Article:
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Saturday, July 15, 2006

More on the 9/11 Commission

More on the 9/11 Commission

9/11 Commission second interim report (dated Wednesday, September 23, 2003)
We are developing a full depiction of the conspiracy to attack this country; how
the plotters analyzed our weaknesses, the strategies they developed, the actions
they took, and those who helped them.


9/11 Report Cites Lack of Preparation
FAA Too Slow in Alerting Military, Panel Says
(Washington Post, June 18, 2004)
The head of the U.S. air defense system told the commission yesterday that if the FAA had notified military authorities immediately when the planes were hijacked, fighter jets could have reached all four jetliners in time. "If that is the case, yes, we could shoot down the airplanes," testified Air Force Gen. Ralph E. Eberhart, commander of the North American Aerospace Defense Command (NORAD).

Yet the Sept. 11 commission's report, issued during the panel's final public hearing in Washington yesterday, cast serious doubt on Eberhart's claim, finding that even if the fighter pilots had had more time, an executive order by Vice President Cheney that gave the military permission to shoot down hostile aircraft that morning did not come until long after the last hijacked airliner had crashed. Furthermore, the panel found, the instruction was never passed on to fighter pilots scrambled from Virginia's Langley Air Force Base to Washington because of uncertainty about the order's ramifications.

"The details of what happened on the morning of September 11 are complex," the commission's investigators concluded. "But the details play out a simple theme. NORAD and the FAA were unprepared for the type of attacks launched against the United States on September 11, 2001. They struggled, under difficult circumstances, to improvise a homeland defense against an unprecedented challenge they had never encountered and had never trained to meet."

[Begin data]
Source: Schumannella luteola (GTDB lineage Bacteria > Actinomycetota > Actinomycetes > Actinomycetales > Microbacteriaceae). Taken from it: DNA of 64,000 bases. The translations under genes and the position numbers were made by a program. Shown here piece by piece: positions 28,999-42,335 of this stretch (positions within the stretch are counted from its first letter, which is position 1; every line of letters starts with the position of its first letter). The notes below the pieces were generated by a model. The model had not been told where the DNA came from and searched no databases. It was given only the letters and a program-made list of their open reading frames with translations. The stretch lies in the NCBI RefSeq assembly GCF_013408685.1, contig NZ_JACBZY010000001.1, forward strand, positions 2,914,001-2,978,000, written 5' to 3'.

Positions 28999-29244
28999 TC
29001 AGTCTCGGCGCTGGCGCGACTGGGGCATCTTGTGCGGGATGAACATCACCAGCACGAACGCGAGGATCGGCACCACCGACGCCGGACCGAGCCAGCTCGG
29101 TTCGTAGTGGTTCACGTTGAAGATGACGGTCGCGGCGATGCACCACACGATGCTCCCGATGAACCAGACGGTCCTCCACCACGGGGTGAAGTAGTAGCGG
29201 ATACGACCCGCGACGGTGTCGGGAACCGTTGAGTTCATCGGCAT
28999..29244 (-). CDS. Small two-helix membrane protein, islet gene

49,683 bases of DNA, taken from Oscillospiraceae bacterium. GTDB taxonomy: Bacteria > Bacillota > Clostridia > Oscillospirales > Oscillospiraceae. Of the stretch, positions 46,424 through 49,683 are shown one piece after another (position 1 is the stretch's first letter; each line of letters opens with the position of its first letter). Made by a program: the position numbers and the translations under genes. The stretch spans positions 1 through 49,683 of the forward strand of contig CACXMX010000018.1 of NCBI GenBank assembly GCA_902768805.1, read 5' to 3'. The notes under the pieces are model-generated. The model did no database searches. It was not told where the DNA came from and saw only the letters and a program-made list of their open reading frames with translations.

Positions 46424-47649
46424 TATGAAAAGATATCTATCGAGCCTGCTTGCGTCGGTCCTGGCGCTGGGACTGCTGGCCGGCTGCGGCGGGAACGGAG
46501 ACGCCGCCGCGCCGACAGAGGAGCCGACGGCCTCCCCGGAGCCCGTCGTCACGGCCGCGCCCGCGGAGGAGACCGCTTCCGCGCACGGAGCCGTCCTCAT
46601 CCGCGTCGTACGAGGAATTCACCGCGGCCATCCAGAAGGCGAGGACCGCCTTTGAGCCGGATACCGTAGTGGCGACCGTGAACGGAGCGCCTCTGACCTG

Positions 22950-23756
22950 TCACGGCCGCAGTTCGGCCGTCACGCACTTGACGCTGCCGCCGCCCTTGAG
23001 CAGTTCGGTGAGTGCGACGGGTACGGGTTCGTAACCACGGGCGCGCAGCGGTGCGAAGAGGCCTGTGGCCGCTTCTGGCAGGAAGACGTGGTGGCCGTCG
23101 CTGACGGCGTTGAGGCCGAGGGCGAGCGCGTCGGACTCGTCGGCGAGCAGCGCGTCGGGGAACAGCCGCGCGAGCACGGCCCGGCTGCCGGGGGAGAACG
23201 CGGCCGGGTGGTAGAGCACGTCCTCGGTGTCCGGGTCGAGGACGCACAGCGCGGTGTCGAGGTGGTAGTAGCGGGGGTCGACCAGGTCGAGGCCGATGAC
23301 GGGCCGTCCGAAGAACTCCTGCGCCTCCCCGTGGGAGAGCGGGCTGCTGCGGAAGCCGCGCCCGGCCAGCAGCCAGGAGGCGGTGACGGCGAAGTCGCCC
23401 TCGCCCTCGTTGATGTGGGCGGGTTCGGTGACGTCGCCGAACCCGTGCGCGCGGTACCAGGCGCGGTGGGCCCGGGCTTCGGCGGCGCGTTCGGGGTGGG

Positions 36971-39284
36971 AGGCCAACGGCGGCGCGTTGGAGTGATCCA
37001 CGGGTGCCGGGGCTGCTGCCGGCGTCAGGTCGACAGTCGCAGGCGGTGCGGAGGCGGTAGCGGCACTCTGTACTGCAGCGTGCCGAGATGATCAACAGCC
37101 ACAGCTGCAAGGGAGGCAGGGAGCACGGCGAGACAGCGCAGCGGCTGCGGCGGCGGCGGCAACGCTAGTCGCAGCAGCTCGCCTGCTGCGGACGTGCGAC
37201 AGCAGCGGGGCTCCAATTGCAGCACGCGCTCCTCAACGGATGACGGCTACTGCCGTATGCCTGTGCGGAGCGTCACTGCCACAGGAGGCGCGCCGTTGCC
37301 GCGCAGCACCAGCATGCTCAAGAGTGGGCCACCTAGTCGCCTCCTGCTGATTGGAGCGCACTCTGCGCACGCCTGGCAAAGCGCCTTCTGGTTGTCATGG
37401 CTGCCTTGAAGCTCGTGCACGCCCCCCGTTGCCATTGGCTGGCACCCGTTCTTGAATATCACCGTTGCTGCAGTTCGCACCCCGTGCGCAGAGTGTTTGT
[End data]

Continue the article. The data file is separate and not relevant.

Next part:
From the Washington Post article Conspiracy Theories Flourish on the Internet
"We discussed the theories," said Philip D. Zelikow, the commission's executive director. "When we wrote the report, we were also careful not to answer all the theories. It's like playing Whack-A-Mole. You're never going to whack them all. They satisfy a deep need in the people who create them. What we tried to do instead was to affirmatively tell what was true and tell it adding a lot of critical details that we knew would help dispel concerns."


As best as I can determine, the 9/11 Commission report makes no mention of WTC 7. Perhaps the fact that it fell down was regarded as too much of a "conspiracy theory"? Or perhaps it was just deemed not relevant. I don't know.

But be sure to check through the staff statements and monographs and the redacted staff report (where you can find out such fascinating nuggets of information as the following)
300In the six months prior to 9/11, Flight 95 had operated six times a week, Monday through Saturday,
from 6/11/01 through 7/7/01, then five times a week, Monday through Friday, from 7/9/01 through 8/31/01. Daily service had started only with the week of 9/3/01.
614No "Red Team" FAA Special Assessments were conducted at Dulles security
checkpoints over the two years prior to 9/11. The "Red Team" did test the explosive
detection systems for checked baggage, and the checkpoint passed [deleted]such tests in the period

Nevertheless, the FAA had indeed considered the possibility that terrorists would hijack a
plane and use it as a weapon. In the spring of 2001, FAA intelligence distributed an
unclassified CD-ROM presentation to air carriers and airports, including Logan, Newark,
and Dulles. The presentation cited the possibility that terrorist might conduct suicide
hijacking but stated: "fortunately, we have no indication that any group is currently
thinking in that direction."424

In 1998 and 1999, the FAA intelligence unit produced reports about the hijacking threat
posed by Bin Ladin and al Qaeda, including the possibility that the terrorist group might
try to hijack a commercial jet and slam it into a U.S. landmark. It viewed this possibility
as "unlikely" and a "last resort."

428 In 1998 UBL was reported to have stated "...All Islamic military have been mobilized
to strike a significant U.S. or Israeli strategic target, to bring down their aircraft and
hijack them" See: FAA response of 2/04/03 to Congressional Joint Inquiry staff letter


and be sure to dig through the hearing transcripts as well. I'm fairly confident that you can find a 9/11 Commission mention of WTC 7 somewhere among all those sources. I mean, I'm assuming that they did read the FEMA report which devotes an entire chapter to that building, since they use it as a source of information.

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